Article Title



C. O’Connor, C. Epperson, B. Lindsay, J. Koon, D. McCann

Gonzaga University, Spokane, WA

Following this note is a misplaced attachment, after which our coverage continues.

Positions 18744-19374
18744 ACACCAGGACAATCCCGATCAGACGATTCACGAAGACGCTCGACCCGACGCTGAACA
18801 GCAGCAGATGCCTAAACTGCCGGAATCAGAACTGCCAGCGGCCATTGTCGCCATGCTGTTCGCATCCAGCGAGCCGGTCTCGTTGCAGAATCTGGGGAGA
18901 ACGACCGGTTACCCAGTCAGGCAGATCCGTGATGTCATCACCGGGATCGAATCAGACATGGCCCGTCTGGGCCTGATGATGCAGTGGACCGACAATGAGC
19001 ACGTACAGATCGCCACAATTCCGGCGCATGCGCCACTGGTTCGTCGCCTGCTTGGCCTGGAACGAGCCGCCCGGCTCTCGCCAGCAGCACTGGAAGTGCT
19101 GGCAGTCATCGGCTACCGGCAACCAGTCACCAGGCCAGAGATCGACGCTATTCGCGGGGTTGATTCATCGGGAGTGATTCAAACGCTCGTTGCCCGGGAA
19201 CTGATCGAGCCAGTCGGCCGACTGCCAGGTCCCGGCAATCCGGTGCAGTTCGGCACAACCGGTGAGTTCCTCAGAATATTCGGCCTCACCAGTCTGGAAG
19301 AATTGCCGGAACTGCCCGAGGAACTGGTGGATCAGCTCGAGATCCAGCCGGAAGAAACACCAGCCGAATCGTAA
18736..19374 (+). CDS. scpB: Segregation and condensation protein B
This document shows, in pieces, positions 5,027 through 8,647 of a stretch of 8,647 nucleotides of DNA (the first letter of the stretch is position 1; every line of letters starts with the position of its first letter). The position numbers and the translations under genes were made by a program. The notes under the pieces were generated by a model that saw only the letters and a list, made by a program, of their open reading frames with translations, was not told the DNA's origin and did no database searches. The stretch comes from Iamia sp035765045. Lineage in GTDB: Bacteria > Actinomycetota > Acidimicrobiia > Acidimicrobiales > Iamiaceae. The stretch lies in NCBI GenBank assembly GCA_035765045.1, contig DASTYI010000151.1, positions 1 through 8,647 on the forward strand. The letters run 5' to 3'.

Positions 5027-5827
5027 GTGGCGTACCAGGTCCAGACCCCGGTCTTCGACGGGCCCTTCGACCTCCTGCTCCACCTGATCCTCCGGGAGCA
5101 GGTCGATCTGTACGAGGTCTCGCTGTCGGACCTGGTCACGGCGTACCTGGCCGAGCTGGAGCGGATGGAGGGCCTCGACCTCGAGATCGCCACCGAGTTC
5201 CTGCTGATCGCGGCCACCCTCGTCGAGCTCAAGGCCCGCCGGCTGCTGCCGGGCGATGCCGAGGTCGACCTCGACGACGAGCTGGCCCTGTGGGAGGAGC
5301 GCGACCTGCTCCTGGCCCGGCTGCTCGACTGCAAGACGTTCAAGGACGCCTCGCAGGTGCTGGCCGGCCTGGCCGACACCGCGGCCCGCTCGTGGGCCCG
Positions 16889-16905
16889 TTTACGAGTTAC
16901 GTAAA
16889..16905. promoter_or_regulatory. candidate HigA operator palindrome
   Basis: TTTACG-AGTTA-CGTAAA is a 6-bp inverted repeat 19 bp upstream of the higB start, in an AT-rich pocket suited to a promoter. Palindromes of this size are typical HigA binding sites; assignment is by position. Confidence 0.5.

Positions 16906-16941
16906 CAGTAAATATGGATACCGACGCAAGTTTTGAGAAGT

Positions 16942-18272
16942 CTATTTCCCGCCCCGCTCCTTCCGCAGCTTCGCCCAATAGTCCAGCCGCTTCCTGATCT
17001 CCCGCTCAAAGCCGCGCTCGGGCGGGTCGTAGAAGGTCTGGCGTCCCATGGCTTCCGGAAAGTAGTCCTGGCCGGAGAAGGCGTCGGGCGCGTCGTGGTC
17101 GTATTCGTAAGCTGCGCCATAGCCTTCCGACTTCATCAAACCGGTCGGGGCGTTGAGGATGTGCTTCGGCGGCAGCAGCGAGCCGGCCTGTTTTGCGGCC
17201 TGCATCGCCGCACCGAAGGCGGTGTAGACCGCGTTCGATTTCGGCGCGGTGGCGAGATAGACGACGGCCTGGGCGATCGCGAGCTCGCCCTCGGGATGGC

Substitution of helium for the nitrogen in room air is known as a heliox mixture and significantly lowers the density of air and the work of breathing in comparison to normal room air. PURPOSE: The purpose of this study was to determine if inhalation of an 80/20 heliox gas during the 30 s of a Wingate test affects pulmonary ventilation , peak power (PP), average power (AP) and the fatigue index (FI). METHODS: Six male and six female subjects (21.0 ± 0.71 yr) participated in this single-blind study. Subjects performed two Wingate tests in a single-blind randomized and balanced design under two conditions, once breathing room air and once breathing an 80/20 percentage of helium and oxygen, respectively. PP, AP, FI, , tidal volume (TV) and breathing frequency (RR) were measured continuously before, during and after the Wingate tests. The subjects breathed from a weather balloon full of the appropriate gas during only during the 30 s test. A mass of 7.5 % of the individual’s body weight was used to provide the pedal resistance during the test. Ventilatory responses were measured using a commercially available metabolic system. RESULTS: Paired t-tests indicated there were no significant differences between the two conditions for PP (mean difference ±SE= 8.6±15.5 W, p= 0.59), AP (mean difference ±SE= 9.6±8.0 W,p= 0.26), or FI (mean difference ±SE= 4.5±3.0 %, p= 0.17). Additionally, , TV, and RR all increased linearly throughout the 30 s Wingate test for both conditions in a remarkably similar pattern of equal magnitude. CONCLUSION: Breathing a low density heliox gas mixture does not affect the ventilatory response anaerobic performance during short-term intense exercise.

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